Lamb and Beef, Pork and Veal

The best way to cook meats well at home is to cultivate a good butcher. And the best way to cultivate a good butcher is to open an account.

Accounts are strange social instruments. They guarantee a happy repartee until one party lets down the other. So, you will get to know your butcher, and he will get to know you – probably too well. But that risk is worth taking if you are sure to get the quality, the cuts and the special favours that good butchers are able to provide.

I used to treat butchers like barbers and taxi drivers until I had a desperate need to start an account – the desperate need being that there was no ready money to handle the bill on a daily basis. Opening an account meant a lot of smiles, a good banter, urgent phone calls, deliveries and a dirty, crumbled cheque at the end of the week – and everybody was happy.

If your butcher refuses the idea of an account, don’t take it to heart, just take your business elsewhere. The truth is, any butcher who is worth his saltpetre will welcome a customer asking strange questions. Butchers really do get bored with whizzing saws and pulsating mincers and barbecue chops and scoops of nondescript mince; they yearn to be recognised as creative giants, to treat piggies’ ears in the style of Vincent Van Gogh.

If it all works out, you will come away with a few good jokes a week, a little in-house gossip, and most of your preparation will have been done before you get home. Good cooking depends on quality preparation. And with meat, and fish of course, the butcher can fillet and tie and slice and fiddle in his sleep. Put him to the task.

What you’ll need


A heavy-based metal pan which can go into the oven. Most meats are best started on top of the stove, and finished in the oven. This browning process was once considered necessary to ’seal’ the meat, but research has shown that to be so much bosh. You try it and see. Brown a piece of meat all over, then leave it on a plain white plate. Check after half an hour. Look at all the juice sitting in the plate.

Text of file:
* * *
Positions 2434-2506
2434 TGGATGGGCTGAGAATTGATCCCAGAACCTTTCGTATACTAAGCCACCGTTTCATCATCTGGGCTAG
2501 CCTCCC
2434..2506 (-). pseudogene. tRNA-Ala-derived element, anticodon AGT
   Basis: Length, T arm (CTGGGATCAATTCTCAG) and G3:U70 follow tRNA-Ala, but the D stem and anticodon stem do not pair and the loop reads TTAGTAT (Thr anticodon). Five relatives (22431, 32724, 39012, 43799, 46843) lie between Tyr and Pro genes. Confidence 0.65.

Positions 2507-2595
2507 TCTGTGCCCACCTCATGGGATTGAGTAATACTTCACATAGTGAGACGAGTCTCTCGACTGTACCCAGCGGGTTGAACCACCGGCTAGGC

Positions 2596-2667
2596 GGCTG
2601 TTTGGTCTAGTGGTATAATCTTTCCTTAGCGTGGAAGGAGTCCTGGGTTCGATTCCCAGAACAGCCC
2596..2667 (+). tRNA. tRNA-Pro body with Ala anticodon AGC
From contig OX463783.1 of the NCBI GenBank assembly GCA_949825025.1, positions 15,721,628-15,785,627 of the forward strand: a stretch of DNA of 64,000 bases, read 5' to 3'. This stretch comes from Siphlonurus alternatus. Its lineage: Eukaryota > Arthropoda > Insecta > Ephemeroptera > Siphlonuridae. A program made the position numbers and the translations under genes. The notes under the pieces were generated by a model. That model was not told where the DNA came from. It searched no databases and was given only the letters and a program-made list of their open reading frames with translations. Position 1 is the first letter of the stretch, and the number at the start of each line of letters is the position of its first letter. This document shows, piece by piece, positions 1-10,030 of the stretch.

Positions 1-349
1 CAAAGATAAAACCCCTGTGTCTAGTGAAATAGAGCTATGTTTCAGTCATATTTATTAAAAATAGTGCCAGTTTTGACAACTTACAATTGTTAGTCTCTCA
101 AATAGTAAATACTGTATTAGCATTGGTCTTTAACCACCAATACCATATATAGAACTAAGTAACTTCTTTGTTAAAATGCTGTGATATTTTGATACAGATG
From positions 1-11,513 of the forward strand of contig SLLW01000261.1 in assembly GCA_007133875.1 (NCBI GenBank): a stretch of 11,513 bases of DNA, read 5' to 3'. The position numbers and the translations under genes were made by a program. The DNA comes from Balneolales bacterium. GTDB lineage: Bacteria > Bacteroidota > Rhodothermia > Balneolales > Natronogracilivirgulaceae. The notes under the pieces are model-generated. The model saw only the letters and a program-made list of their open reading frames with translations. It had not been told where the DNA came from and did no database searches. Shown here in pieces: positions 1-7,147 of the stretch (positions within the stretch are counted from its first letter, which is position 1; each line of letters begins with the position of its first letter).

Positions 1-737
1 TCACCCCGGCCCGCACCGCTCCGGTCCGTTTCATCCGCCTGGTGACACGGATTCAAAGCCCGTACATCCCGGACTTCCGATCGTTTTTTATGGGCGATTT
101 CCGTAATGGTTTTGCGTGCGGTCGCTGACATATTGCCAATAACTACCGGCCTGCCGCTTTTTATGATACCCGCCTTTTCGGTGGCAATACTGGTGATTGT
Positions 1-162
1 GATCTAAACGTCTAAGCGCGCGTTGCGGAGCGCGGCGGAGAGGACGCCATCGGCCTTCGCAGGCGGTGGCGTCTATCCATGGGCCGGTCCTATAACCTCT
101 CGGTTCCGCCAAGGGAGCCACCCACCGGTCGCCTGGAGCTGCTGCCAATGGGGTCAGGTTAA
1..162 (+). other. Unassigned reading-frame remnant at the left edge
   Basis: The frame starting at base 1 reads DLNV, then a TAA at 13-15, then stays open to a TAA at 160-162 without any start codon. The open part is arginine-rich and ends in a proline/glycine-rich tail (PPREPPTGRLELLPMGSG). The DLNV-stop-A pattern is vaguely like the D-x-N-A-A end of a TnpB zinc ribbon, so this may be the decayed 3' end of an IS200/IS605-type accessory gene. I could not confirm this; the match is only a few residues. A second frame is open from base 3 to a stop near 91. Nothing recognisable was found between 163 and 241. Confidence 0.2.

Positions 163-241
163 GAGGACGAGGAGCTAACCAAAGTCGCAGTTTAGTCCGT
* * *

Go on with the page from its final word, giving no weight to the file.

The advantages of browning in the pan are two-fold:

(i) The browned crust has a flavour all its own. Remember the well-cooked lamb of the old days?

Remember how dry the middle was? But, remember how delicious the almost burnt crust was?

(ii) If you get the pan hot, and the meat hot, it takes much less time to cook in the oven.


A large stock pot, with a heavy base, sitting on a large, dedicated, flat-topped cooking range. Aaah, I’m dreaming. A large pot, a very expensive flat-top cooker, and a stock bubbling away day and night. Imagine the aromas, imagine the soups and sauces at call. I’m still dreaming. One day I’ll have this; one day.


Sharp knives are always important in the kitchen, but less so for preparation when you’re dealing with meat. Remember, the butcher does all that. You will need a sharp knife for carving.


A crackerjack pepper mill. This is more fundamental to my eating than just about anything, except perhaps flash olive oil and Parmigiano Reggiano. You must have freshly ground pepper, or no pepper at all, and there is nothing more frustrating than a poorly made mill. Invest heavily in one which works all the time.


A good friend from the Orient, and another from the sub-continent. Meats and spices and long, slow-cooked dishes are enough reason to take a sabbatical in Bangkok, or Bombay, or Singapore. To succeed in this form of cooking, you need a good look at a good cook at work. You need to see and hear, feel, taste and smell the spices sizzling, the stock bubbling, the meat falling from itself and sliding about your tongue before its last hurrah.

The recipes

Rack of beef, roasted 124

The perfect steak, very rare; a parable for meat lovers 125

Beef Wellington for reformed romantics 127

Chong’s Beef Rendang 129

Beef vindaloo from Chishti’s 131

Best burgers 132

Lamb steaks in a simple sauce 133

The loin of lamb, touched with garlic, roasted, and served

pink in a reduced port and lamb stock sauce 135

Lamb fillets 137

Roast lamb with garlic and mashed potatoes 137

Lamb shanks 138

James Mavros ‘lamb’s neck 140

Stuffed pork neck, the lazy way 141

Pork spare ribs; gnawing at the bone 142

Micky’s marvellous marinated pork 143

Veal and pork sausages 145

Veal shanks, or osso buco in the Orient 147

Roast veal for picky feeders 148

Veal chops 149

Something like veal cordon bleu, whatever that is 150

Ham hash 151